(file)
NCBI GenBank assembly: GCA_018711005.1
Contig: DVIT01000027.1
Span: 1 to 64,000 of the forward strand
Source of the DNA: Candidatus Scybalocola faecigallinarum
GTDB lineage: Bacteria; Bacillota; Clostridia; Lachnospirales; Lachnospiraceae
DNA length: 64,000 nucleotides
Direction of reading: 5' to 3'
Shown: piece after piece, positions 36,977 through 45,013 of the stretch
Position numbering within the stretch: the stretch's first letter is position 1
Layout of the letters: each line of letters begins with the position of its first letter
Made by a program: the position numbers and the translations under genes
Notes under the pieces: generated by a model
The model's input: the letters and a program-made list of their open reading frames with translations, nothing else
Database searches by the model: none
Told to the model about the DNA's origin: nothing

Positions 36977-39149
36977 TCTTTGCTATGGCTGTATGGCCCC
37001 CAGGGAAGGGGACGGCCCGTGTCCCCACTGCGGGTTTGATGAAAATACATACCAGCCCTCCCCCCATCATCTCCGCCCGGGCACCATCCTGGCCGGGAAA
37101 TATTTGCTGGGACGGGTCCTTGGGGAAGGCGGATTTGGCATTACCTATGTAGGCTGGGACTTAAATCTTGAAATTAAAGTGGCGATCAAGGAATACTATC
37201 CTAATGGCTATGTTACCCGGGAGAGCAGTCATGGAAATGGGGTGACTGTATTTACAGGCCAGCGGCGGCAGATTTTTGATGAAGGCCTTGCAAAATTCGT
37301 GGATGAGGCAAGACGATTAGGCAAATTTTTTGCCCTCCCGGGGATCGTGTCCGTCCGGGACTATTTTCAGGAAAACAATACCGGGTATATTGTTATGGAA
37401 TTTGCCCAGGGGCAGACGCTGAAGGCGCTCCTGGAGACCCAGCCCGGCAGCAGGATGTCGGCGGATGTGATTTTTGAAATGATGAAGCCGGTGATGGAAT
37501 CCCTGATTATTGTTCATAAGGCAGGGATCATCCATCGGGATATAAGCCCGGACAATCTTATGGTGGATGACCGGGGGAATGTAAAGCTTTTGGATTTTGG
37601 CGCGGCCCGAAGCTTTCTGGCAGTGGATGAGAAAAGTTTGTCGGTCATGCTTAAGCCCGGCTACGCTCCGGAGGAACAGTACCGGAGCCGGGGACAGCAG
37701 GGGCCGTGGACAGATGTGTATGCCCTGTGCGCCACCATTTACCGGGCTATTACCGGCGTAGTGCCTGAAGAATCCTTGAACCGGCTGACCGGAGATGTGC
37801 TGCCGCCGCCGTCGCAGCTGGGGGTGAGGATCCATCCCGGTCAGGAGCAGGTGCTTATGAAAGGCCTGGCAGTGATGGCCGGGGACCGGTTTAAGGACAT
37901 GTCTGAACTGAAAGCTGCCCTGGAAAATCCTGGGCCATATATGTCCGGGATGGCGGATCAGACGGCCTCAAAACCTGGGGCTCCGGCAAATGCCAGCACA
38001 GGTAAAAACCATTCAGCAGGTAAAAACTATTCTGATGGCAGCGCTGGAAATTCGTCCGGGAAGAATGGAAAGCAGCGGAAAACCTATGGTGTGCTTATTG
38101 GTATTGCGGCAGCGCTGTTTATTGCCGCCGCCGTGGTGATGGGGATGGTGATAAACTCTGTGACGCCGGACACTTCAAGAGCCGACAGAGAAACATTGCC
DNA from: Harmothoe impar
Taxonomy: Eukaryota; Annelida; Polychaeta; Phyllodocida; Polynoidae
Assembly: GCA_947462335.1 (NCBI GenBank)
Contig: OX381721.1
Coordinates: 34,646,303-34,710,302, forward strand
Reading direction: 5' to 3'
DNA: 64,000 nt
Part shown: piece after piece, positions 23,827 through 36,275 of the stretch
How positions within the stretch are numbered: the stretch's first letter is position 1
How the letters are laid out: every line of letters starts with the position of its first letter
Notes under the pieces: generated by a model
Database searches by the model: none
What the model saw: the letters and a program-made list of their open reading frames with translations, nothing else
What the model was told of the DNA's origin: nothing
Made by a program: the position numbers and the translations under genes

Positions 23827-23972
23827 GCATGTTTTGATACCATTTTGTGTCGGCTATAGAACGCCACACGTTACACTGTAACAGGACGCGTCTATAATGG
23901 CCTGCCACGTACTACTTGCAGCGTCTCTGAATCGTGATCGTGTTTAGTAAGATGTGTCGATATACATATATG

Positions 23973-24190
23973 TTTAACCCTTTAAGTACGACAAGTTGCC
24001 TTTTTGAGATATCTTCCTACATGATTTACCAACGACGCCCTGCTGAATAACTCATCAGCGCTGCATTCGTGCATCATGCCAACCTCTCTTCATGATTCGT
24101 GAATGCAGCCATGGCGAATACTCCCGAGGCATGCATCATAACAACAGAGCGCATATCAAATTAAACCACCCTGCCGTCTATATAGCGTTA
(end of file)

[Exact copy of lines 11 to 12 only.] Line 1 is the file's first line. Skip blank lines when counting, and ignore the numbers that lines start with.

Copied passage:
Made by a program: the position numbers and the translations under genes
Notes under the pieces: generated by a model